More Korean companies are entering the pharmaceutical market either by equity investment or acquisition.
Recently, companies from a variety of industries such as Izien Holdings, Kukdong, Feelux, HLB, and Iscobee entered the pharmaceutical industry by investing in shares of a drugmaker or taking over a drug firm.
The trend is a separate move from those of several conglomerates -- such as LG, Samsung, CJ, and Hanwha – that announced they would expand their businesses into medicines.
Izien Holdings said it would acquire Haeduk Power Way, a KOSDAQ-listed vessel parts maker. Izien Holdings had intended to acquire Kyung Nam Pharm early this year but gave up on the attempt later. Izien Holdings is led by Lee Jong-hee, Medical CEO of Izien Plastic Surgery.
Izien Holdings aimed to acquire Haeduk Power Way as the first step into a biopharmaceutical business.
Established in 1967, Kukdong has been focusing on the wholesale of men’s and women’s outerwear and shirts. However, the company has taken a serious step in the drug business via its subsidiary.
Bio Value, a subsidiary of Kukdong, said it would develop and sell cultivated wild ginseng-containing medicines and health foods through a partnership with Austin Pharm.
Feelux, a manufacturer of lighting fixtures, decided to buy out a stake in a U.S. new drug developer, Viral Gene. The U.S. firm is developing vaccines and therapeutic agents for colon cancer and metastatic cancer.
HLB, the manufacturer of lifeboats, has emerged as a biotech firm.
After acquiring Life Code International in 2008, HLB got to own targeted anticancer therapy Rivoceranib. Its subsidiary HLB Life Science holds 97 percent stake in Life Liver, a biopharmaceutical developer. Life Liver is working on an artificial liver, along with Samsung Medical Center,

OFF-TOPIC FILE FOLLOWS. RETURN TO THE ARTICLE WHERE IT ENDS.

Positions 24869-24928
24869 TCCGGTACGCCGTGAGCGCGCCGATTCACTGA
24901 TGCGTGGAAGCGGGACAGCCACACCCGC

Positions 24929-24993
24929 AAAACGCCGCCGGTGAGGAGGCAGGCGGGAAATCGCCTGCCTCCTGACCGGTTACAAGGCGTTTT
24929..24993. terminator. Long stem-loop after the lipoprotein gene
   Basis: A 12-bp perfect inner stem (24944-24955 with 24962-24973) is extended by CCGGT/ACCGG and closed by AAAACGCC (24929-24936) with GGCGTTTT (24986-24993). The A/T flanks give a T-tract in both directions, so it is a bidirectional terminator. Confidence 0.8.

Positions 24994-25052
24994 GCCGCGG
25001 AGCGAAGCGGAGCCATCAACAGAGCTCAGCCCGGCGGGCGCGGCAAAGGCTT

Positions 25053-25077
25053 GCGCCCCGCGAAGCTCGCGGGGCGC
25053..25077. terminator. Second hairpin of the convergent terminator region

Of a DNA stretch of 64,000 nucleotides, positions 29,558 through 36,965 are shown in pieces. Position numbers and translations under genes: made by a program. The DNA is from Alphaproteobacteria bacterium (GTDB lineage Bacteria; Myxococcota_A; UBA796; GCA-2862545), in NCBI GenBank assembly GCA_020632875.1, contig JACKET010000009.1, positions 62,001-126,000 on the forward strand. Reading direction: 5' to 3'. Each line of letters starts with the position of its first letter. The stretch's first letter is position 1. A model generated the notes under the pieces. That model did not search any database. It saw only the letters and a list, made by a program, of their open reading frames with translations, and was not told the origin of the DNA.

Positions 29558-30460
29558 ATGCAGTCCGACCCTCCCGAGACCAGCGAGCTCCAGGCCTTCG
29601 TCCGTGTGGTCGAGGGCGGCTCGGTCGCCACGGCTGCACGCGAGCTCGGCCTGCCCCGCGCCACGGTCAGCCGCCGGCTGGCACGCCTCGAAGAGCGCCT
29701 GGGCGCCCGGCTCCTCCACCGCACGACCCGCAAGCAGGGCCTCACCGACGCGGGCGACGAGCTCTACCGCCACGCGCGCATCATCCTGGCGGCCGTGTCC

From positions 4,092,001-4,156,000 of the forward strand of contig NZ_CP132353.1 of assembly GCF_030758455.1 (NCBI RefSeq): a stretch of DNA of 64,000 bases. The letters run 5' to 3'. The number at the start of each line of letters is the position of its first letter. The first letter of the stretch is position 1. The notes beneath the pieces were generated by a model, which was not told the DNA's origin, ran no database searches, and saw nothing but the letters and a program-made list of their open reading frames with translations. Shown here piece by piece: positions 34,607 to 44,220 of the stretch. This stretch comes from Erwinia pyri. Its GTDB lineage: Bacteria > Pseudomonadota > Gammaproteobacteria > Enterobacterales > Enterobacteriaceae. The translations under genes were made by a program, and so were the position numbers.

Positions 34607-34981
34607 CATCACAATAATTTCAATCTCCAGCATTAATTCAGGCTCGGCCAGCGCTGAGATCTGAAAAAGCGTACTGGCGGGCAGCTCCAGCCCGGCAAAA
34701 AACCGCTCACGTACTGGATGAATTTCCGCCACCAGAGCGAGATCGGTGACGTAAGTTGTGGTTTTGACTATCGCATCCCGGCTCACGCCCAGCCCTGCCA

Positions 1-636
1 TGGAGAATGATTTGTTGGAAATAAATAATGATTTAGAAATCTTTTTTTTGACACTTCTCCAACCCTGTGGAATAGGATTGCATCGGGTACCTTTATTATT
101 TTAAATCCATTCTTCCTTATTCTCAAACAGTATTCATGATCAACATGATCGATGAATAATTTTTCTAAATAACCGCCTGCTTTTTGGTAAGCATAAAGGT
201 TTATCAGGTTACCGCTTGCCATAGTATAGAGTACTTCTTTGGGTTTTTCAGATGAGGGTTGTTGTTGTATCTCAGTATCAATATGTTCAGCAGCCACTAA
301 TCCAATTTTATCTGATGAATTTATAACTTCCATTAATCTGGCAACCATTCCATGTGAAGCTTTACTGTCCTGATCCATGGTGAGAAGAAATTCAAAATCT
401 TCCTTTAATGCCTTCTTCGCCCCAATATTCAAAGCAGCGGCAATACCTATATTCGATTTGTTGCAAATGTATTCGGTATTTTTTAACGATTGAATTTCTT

Incosbee, the seller of budget phones, expanded its business into the biotech sector. The company decided to purchase 436,500 shares of a medical device and biosimilar manufacturer Cellu Med for 16 billion won ($14.4 million) in the second quarter. Its non-listed affiliate company Api Meds plans to enter the U.S. market with new biopharmaceutical drug Apitox.
Non-pharmaceutical firms seek drug business through acquisition or equity investment because such methods not only reduce costs but secure a stable expansion of pipelines, industry watchers said.
To enter the pharmaceutical industry, companies have to build production facilities that meet the government’s regulations and clinical trials which involve a long time and costly expenses. New drug developers, in particular, should wait for at least 10 years to go through phase 1 to 3 trials to finally commercialize a drug. There is no guarantee that the development will succeed.
Due to such risks, non-pharmaceutical companies try to focus more on equity investment and acquisition than on establishing a pharmaceutical unit.
“It is obvious that the pharmaceutical industry is a high-value-added one. This is why non-pharmaceutical firms are entering the market,” said an official at a pharmaceutical company. “Small- and medium-sized companies that sell their stakes welcome the move because they have to cover the development cost.”
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